The first thing you should do is to buy a good pet cleaner. Make sure it says "Enzyme-Based" odor & stain remover. The back of my cleaner says it works "through a unique ready-to-use beneficial bacterial enzyme formulation that actually speeds up the natural bio-degradation process when applied to the problem area". Buy enzyme cleaners at any pet store or buy it at Walmart, Target or K-mart. I really like a brand called "Out!" & it sells for only $4.79 at Walmart & K-mart. Spray the cleaner directly on to the area then cover the area with plastic to keep it wet & leave it sit overnight. (the plastic is to help keep it wet, because once it dries it stops working).

If this is on your child's mattress, simply put a brand new unopened large plastic garbage bag over the cleaner, then make the bed up as usual (with a fitted sheet) & let the cleaned sit overnight. The Enzyme cleaner is safe & nontoxic. Once the child's room no longer smells like human pee, the cat won't keep spraying. This means you'll have to spray the Enzyme Cleaner down into the mattress so it also cleans the inside where you can't reach & also on the side of the bed & into the carpeting. (Anywhere the cat or child has peed in the past!)

Read more here: (read my post towards the bottom for more pee-clean-up tips)
http://www.thri … 6405218.tip.html

#2) Can you shut the door to you child's room after they fall asleep? & have your kids keep the door to their rooms shut during the day. You could give your kids a "nursery monitor" so they can easily call you & you can hear them if they're not old enough to open their door.

#3) You can also keep your cat in a LARGE cat cage while you sleep so he won't get in to trouble (this is what we do) & be sure to include a catbox, water & a scratching pad.

#4) This is going to sound kinda weird, but if you could temporarily put a new, clean catbox near the area the cat is spraying, it could help. Then IF the cat starts to use this litter box, slowly move it away to a different spot in the home. This helped us. We first put the new litter box where he was spraying, then we moved it to a more appropriate place.

#5) Cat pheromone Diffuser: There is a product called a "Pheromone Diffuser" & you simply plug in into the wall & it emits a scent that only cats can smell that calms them down. This is used a lot for "Scent Marking" or when bringing an additional cat into the home. For some cats it works miracles & for others it doesn't work at all. It costs for $24 to $40, so it's kind of pricey to find out if it will work for your cat!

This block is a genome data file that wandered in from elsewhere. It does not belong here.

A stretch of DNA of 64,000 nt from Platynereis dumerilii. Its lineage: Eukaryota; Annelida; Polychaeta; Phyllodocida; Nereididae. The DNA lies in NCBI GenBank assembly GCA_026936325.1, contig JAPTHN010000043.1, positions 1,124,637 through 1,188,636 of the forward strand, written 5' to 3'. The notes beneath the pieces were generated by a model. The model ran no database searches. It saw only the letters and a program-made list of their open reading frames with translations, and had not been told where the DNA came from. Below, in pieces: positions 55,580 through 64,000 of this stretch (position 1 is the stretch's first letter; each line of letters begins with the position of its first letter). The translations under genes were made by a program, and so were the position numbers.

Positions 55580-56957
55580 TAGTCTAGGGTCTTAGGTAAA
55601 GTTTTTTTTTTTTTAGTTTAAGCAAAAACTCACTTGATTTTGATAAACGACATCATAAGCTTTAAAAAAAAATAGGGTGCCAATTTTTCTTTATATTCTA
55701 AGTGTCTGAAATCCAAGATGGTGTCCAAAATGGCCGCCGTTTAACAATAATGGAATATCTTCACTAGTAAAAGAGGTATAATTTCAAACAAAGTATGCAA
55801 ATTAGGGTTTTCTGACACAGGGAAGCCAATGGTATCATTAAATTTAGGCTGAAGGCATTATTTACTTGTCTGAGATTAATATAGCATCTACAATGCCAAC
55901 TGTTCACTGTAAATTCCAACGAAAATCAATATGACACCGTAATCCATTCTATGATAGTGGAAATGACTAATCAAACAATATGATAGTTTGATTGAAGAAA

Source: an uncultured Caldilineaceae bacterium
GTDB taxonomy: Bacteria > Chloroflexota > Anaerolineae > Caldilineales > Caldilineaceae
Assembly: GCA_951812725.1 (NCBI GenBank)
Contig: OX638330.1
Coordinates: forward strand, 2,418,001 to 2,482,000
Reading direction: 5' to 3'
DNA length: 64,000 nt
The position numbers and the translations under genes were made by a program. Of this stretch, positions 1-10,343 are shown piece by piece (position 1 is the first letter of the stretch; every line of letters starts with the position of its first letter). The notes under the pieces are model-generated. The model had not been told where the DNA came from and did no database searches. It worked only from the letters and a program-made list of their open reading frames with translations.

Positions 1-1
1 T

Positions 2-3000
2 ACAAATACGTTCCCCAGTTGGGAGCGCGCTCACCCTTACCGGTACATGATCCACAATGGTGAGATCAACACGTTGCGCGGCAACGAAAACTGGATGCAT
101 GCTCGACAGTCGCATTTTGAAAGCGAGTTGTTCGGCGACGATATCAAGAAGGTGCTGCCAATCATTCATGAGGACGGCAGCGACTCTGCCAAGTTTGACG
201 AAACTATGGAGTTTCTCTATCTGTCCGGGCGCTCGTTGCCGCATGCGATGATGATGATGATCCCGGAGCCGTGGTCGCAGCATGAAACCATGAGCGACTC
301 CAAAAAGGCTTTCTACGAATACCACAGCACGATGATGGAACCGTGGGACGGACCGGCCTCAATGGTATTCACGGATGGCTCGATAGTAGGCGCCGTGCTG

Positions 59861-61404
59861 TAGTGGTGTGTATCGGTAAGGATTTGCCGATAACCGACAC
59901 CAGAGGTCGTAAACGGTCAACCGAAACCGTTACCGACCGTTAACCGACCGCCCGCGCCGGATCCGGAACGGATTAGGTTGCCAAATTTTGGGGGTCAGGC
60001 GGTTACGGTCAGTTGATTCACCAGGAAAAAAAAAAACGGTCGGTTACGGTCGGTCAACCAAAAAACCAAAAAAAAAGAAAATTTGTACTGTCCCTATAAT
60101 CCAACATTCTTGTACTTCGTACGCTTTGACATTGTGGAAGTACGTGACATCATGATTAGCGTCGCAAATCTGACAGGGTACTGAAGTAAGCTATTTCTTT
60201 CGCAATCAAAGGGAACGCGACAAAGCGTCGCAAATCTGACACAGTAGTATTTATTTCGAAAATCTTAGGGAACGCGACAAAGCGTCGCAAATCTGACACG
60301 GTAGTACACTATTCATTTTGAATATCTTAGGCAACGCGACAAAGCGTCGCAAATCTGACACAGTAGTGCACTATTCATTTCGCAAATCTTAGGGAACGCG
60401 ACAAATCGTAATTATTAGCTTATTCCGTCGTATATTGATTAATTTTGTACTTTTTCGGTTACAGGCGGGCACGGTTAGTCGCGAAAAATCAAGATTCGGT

More info:
http://www.cath … om/pheromone.htm
http://vetmedic … ng/a/092804b.htm
http://www.thep … amp;qtk=6W6wrj6g

Another reason cats spray is to "claim their owner." My daughter's best friend recently had this problem when she woke up in the middle of the night with her cat peeing ON TOP of her! & we found out that it was the cats way of saying "I love you so much that I "claim" you as mine, or my territory".

But the only way to stop this behavior is to clean up up every trace of the scent of pee or ammonia (& that's not easy with a toddler in the house!) You basically have to "think like a cat" & cat's "think with their nose". I know this doesn't help, but the cat may be showing your children he loves them by "claiming them".Also, if your cat was living in the wild & another animal peed in "his territory" he would naturally try to cover that smell with his own!

With us, we have had to use another solution. We keep the kitten in my bedroom & we are introducing the 2 cats slowly, outside where there is less threat to "territory". We also watch our cat closely for an hour or 2 after he eats to make sure he goes outside to pee & doesn't spray on our walls, etc. We clean his spray up immediately & even pour the cleaner down into the carpet pad to be sure we get it all! We've also placed a screen in front of the place he likes to spray the most. You might also want to do this. Put a large piece of cardboard in front of the part of the bed he likes to spray at.

U.V. OR black lights: To find out exactly where the pee is (human or animal) buy a black light. Pee will glow under U.V. light! Some types work better than others. Read the reviews on Amazon before buying so you know you are buying a good product! ...If you have a pet (or a child) that sometimes pees indoors, a black light will be worth it's weight in gold!

Dirty litter box: This isn't the case with you, but with some cats, they pee in bad places because their litter box is dirty, so be sure to keep a clean litter box!

More information about peeing in bad places: http://www.thri … 3316411.tip.html